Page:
The International Sociological Association is sponsoring the fourth International Social Science Methodology conference at the University of Essex in the U.K., July 1-5, 1996. The conference theme is "Data Connection: Data Construction, Cumulativity and Theory." Abstracts are invited and due by January 20, 1996. The conference URL is http://www.essex.ac.uk/essex96. (This link is no longer active, as of 7/10/98.)
Labor Force Statistics from the CPS
Enjoy it while it lasts, now that it's back from furlough. (Yes, government web sites were also shut down last month.) In our humble opinion, the Bureau of Labor Statistics has done a real nice job with this site, which serves data and information on the labor force aspects of the Current Population Survey (a Census Bureau project which is commissioned by BLS). Headed by icons for Overview, FAQ, and Contacts, the site breaks down into News Releases, Data, Publications, and Related Programs. Under "Data, Most Requested Series," one is presented with a long list of headings as general as "Unemployment Rate - Civilian Labor Force", and as specific as "Civilian Employment-Population Ratio 20 Yrs. & Over White Female", etc. At the bottom of the page is a form in which one can select years and formats for the output file. Point your browser to http://stats.bls.gov/cpshome.htm .
The Integrated Public Use Microdata Sample is now publicly available from the Social History Research Lab at the University of Minnesota, http://www.hist.umn.edu . This project consists of 23 high-precision samples of the U.S. Census, taken from the census years from 1850-1990. The samples from these eleven census years are combined into a single database, with uniform codes and integrated documentation. The data and documentation are free; the IPUMS staff will sell a hard copy version of the user guide for $30.00.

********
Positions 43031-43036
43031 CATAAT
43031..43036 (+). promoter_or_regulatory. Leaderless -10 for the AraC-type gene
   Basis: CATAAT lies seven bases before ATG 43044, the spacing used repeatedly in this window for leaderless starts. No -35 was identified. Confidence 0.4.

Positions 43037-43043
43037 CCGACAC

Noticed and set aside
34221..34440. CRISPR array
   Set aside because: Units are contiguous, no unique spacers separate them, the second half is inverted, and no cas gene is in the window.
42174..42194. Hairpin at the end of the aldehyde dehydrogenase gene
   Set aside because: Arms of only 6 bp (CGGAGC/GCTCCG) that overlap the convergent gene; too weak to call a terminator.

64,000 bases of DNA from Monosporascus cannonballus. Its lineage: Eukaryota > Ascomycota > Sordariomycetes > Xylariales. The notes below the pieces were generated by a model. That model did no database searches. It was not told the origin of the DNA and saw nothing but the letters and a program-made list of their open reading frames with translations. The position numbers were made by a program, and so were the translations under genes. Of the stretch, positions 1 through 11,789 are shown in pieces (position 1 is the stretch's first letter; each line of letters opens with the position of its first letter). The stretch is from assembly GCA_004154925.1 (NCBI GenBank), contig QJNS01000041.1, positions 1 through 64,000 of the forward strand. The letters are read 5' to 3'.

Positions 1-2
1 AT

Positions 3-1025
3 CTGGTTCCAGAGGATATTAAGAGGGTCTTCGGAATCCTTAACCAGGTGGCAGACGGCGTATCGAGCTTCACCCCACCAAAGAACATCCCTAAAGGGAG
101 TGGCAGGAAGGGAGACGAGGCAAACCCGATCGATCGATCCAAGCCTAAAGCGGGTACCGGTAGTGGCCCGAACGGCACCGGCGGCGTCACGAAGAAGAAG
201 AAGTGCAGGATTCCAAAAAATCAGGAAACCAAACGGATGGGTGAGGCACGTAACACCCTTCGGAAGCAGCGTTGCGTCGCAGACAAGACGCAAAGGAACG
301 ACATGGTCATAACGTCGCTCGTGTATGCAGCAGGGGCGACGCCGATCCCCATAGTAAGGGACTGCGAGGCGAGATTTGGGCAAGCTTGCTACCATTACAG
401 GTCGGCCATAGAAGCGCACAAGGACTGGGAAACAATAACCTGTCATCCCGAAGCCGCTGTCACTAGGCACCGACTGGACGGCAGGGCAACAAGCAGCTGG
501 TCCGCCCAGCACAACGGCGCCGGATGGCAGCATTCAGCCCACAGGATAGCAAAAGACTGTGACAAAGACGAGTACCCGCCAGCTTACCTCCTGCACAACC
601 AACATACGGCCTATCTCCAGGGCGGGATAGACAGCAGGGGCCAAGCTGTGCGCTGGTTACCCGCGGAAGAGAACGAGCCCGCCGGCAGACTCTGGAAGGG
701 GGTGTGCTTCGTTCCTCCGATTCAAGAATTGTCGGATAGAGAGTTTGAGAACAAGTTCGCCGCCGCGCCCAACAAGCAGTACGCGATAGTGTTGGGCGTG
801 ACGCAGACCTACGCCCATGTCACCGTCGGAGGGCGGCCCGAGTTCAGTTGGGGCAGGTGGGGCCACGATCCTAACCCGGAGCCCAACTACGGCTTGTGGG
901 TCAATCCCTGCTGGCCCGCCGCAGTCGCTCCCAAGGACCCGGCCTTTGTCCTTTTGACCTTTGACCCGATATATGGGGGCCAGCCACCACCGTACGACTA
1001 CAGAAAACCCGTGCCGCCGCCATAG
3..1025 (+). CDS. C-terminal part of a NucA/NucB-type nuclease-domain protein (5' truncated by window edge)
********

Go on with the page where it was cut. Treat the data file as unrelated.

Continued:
The IPUMS project staff have also created "small" and "tiny" random extracts of the Integrated Public Use Microdata Series for all census years. According to the IPUMS staff, the "small" samples contain about 20,000 cases, and should be "sufficient for many applications". The "tiny" samples contain about 2,000 cases, and are useful for "quick diagnostics and perhaps some instructional purposes." As of November 10, 1995, the data are not available via the IPUMS web page. The data is accessible via anonymous FTP at torgo.hist.umn.edu (email address for password), and located in ipums/data/small and ipums/data/tiny.
AIDS Data Animation Project
Using mortality data from the National Centers for Health Statistics, the AIDS Data Animation Project has created a web site which provides still frame and animated maps of regional United States AIDS mortality trends. The maps depict weekly AIDS mortality rates from 1981-1993. Documentation is available at the site as well. The URL is: http://www.ciesin.org/datasets/cdc-nci/cdc-nci.htm . The still frame images are in GIF format; the animated maps require an MPEG viewer and may be quite slow to appear. File sizes are listed for each mapping.
Geographical Information Systems (GIS)
The following web site is under development, and requesting comments for improvements: http://www.cyntax.com.au/gis. (This site is no longer able to support this service, checked on 7/10/98.) It provides links to several GIS and related sites. Data-providing sites include the U.S. Geological Services Declassified Satellite Photographs, U.S. Census Tiger Data, and the Environmental Systems Research Institute. There are some sites referenced in the "Data" portion of this site which do not provide access to data, but are descriptions of GIS products such as CD-ROMs for sale, and links to various technical documents and utilities for the PC ARC/INFO software.
End of December 1995 Newsletter